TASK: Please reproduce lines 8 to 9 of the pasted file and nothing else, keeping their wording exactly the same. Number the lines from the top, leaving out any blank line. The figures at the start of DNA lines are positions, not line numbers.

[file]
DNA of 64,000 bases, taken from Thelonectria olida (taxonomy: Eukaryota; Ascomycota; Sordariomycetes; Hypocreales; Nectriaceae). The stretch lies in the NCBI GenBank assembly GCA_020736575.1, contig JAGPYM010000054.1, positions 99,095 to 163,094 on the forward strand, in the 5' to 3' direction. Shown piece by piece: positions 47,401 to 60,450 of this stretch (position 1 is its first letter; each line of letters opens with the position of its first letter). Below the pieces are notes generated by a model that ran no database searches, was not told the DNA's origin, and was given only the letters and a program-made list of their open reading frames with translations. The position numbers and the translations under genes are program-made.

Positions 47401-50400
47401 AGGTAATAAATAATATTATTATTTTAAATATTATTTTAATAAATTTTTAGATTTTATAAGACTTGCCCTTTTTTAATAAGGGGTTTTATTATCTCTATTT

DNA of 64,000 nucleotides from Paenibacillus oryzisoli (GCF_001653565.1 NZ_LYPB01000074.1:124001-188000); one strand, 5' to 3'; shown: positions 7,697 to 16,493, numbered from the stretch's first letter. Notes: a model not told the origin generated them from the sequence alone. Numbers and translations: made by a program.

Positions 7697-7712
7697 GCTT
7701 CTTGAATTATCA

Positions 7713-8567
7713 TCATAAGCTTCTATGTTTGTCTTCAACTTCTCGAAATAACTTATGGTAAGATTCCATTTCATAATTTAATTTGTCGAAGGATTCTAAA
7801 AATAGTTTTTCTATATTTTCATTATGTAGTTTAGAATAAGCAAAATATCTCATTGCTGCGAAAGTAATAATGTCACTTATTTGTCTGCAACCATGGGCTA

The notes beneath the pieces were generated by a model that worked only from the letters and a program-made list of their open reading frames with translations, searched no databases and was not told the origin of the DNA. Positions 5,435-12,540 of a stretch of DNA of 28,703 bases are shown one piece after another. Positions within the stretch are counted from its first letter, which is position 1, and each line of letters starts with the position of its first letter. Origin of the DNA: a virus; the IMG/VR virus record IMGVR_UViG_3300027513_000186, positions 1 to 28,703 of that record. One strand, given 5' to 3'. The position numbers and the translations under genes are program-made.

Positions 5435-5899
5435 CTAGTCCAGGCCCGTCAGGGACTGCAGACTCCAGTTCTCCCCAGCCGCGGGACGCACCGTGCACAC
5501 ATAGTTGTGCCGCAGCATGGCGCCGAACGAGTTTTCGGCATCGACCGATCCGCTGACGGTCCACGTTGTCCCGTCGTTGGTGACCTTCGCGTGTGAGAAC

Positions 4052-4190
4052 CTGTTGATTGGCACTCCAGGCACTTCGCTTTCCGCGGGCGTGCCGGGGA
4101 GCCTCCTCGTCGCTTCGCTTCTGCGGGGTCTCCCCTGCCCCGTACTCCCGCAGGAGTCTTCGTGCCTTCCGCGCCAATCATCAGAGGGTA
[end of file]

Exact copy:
Positions 7713-8567
7713 TCATAAGCTTCTATGTTTGTCTTCAACTTCTCGAAATAACTTATGGTAAGATTCCATTTCATAATTTAATTTGTCGAAGGATTCTAAA